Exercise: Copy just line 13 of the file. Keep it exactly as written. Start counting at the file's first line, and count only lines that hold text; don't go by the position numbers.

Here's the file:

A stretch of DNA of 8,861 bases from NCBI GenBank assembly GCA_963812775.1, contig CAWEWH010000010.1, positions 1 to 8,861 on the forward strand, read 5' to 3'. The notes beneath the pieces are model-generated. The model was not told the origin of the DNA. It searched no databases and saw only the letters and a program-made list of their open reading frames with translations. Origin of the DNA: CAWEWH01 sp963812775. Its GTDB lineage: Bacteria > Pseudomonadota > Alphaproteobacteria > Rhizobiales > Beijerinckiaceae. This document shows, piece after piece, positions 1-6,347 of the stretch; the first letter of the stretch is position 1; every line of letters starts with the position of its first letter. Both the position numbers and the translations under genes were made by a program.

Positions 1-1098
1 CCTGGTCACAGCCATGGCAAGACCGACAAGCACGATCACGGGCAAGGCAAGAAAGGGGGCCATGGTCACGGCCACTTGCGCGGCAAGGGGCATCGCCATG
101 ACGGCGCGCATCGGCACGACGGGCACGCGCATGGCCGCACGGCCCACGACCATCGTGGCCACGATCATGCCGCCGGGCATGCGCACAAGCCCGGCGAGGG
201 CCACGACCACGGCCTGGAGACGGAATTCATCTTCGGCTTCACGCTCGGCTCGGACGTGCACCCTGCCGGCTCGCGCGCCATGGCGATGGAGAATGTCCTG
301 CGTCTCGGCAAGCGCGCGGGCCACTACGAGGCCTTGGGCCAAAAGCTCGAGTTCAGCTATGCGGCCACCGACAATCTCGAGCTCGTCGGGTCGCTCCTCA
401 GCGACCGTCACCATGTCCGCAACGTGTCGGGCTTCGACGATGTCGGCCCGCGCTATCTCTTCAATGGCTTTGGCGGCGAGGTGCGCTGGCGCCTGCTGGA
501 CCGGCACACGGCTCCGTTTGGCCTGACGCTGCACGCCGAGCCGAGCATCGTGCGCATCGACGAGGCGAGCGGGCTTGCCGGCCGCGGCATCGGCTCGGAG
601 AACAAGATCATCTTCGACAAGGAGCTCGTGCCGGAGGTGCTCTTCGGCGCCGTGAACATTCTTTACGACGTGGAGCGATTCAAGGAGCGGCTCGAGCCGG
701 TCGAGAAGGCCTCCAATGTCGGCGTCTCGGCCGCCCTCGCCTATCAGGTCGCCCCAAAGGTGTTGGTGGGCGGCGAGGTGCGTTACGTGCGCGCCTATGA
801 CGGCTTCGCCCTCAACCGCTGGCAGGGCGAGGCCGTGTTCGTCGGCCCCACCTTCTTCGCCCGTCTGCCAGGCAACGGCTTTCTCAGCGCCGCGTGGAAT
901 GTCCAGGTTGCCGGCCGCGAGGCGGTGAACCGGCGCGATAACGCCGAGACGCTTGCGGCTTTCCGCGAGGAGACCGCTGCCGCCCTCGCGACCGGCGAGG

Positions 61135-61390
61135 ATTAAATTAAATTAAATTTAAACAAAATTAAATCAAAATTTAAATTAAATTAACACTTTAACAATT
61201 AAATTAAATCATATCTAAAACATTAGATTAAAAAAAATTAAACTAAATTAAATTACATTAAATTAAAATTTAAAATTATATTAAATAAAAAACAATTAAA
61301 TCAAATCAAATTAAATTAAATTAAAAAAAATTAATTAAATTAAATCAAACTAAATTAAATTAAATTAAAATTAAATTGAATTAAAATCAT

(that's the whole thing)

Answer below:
Positions 61135-61390